The current state of democracy in the United States is a topic that has been increasingly discussed, especially over the last three years. Schedler’s model of democracy points the US democracy at the stage of avoiding economic breakdown, characterized by anti-system actors that pose a threat to democracy, resembling the radical figurehead currently in power (Schedler, 1998: 4). This paper will introduce several defects in the quality of democracy in the US and examine whether they put the country below the threshold of polyarchy. In addition, introducing a constitutional change that will address the major defect to the democracy. However, before identifying the defects, it is important to understand the criteria that the US is being assessed upon. According to Dahl, democracy is a sense of equality among citizens to decide how a government should function (Dahl, 1998: 38). He lays out several institutions that must be present to deem a regime as democratic. James McGuire summarized Dahl’s criteria as fair, periodic, and inclusive elections, basic civil and political rights, and authority for elected officials. Overall, the United States possesses each of these criteria, however, there are areas for improvement among them.
One of the major defects in the quality of democracy is regarding the citizens that encompass the democracy. Singh expresses the importance of voter turnout in elections as it judges the legitimacy of figures of power. With very high rates of voter turnout, it is clear that the people of power possess much more legitimacy than states with lower rates of turnout. This is because, in states with lower voter turnout, there is always the question of what would have happened if everyone had voted, would the results have been different (Singh, 2018: 15)? In the United States, only 56% of Americans voted in the 2016 election. The US has a high proportion of registered voters voting, however, a much lower proportion of those in the total voting-age population voting (Desilver, 2018: 1,3). This statistic would make sense if it was a slight difference, however, the number is much greater, and therefore leads us to believe that there is an issue in the difficulty of registering to vote.
Next, social polarization between parties is a reason for the defects in the quality of democracy in the US. The presence of two “catch-all” parties fosters a lot of political competition, which can be considered as good, until it goes too far. “In so doing, they sorted voters into rival and increasingly hostile partisan camps, strengthening partisan identities as well as forms of “negative partisanship” marked by their antipathy for one side or the other” (Roberts, 2019: 137). This phenomenon can be demonstrated in an experiment where Brennen presented subjects two versions of social welfare policy, one very generous, and one stringent. When judging the policy as is, respondents picked the ones consistent with their own values. However, if the policies were attributed to either of the parties, the participants blindly sided with their respective parties (Brennan, 2016: 40). This is evidence that social polarization is extending to a level that is not healthy for the development of the US democracy as people are beginning to make decisions solely based on their party affiliation.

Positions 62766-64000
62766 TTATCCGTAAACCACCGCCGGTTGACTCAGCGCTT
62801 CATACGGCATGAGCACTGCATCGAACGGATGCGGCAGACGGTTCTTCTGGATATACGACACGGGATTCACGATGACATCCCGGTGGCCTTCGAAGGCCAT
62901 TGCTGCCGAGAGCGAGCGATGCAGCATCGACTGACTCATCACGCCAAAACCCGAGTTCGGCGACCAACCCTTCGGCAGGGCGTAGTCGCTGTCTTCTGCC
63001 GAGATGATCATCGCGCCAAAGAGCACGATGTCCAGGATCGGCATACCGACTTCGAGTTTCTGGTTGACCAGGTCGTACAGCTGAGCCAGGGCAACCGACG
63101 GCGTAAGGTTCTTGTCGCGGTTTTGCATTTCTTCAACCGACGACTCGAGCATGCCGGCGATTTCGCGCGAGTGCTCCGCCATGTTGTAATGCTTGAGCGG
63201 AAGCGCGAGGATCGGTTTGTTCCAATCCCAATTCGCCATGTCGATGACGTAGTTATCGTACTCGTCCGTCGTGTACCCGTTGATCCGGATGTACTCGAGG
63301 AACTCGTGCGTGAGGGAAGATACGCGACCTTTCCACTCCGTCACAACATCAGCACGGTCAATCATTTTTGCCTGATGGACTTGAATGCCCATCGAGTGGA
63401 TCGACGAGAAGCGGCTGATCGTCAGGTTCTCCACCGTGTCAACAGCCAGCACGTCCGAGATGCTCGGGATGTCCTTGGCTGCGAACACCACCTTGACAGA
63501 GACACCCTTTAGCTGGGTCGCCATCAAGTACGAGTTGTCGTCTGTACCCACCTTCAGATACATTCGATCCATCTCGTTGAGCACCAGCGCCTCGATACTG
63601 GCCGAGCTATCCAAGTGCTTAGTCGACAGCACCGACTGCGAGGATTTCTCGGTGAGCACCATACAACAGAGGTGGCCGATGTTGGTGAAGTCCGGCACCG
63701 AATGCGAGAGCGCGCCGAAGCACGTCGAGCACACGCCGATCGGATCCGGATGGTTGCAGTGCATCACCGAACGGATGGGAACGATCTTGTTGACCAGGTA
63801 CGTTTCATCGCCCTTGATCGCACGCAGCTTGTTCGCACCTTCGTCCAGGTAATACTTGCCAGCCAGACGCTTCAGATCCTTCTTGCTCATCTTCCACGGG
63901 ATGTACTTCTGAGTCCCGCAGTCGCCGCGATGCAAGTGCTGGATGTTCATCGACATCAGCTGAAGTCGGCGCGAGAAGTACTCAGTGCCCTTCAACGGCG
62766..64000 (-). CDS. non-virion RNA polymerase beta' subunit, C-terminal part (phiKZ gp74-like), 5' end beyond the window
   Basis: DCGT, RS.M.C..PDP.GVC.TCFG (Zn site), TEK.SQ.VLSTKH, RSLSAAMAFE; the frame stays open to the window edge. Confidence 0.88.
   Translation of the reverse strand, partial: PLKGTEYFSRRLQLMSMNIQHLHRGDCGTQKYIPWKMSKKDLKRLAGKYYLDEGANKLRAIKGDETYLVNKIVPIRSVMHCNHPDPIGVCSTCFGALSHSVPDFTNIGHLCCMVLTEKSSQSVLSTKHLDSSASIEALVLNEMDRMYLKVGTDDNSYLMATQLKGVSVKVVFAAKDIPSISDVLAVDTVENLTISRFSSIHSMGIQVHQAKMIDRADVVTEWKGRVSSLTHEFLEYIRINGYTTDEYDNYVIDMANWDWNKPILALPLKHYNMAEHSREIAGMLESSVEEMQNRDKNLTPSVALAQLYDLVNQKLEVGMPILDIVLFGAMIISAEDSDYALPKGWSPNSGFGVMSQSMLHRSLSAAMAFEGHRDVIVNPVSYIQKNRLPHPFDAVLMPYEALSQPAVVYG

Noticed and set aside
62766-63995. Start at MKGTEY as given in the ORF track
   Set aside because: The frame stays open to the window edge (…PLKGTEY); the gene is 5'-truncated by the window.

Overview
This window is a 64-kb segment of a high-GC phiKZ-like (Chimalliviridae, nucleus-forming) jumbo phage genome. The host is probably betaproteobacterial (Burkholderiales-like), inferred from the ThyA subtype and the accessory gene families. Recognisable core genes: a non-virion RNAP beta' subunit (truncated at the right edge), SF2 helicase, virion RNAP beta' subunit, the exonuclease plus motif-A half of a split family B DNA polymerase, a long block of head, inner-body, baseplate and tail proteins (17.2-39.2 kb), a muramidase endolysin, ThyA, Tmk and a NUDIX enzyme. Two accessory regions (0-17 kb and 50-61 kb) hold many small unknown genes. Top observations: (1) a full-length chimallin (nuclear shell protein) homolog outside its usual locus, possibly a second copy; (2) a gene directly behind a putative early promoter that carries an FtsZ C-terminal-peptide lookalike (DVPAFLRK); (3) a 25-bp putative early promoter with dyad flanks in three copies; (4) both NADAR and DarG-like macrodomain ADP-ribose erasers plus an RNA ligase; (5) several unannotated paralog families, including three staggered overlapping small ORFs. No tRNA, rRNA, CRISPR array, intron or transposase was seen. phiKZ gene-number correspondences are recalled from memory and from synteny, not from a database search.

Lastly, one of the defects to the quality of democracy that is especially important to understand in the current state of government is how the Republican party is dismantling institutions. For example, hits to the legislature and judiciary allow Trump and the Republican party to harness more power, which can cause issues in the quality of democracy. In terms of legislature gains, “Electoral victories of autocrats are converted into dominant legislative majorities that acquiesce to the concentration of executive power.” (Kaufman & Haggard, 2019: 418 ) On the other hand, for the judiciary, in only one term, Trump has appointed two questionable Supreme Court justices that support his agenda. Although there is the separation of powers, the centralized Republican party can use this advantage across multiple institutions to coordinate between them for their own agenda.
Do these Defects drop the US below Polyarchy
Although these defects exist and affect the US democracy, they do not necessarily drop the US below the threshold of polyarchy. In terms of Dahl’s criteria pointed out earlier, the US still possesses all of these factors. As for the more intricate issues to the quality of democracy, the article titled ‘Why the US Democracy will Survive Trump’ lays out the reasons for which the US proves more resilient than the damage that Trump caused in the country. Firstly, the main reason would be the existence of checks and balances so that one branch of government is not holding complete power. In addition, Trump does not have complete support from his party, therefore, confirmation from the Congress is much more difficult than just a rubber stamp. Madrid wrote, “The United States’ new chief executive must deal with two established parties: one that adamantly opposes him, and another that has only reluctantly embraced him and that he does not control.” (Madrid & Weyland, 2019: 155) This quote explains the struggle that Trump has in controlling his party, meaning he can’t cause too much damage to the democracy.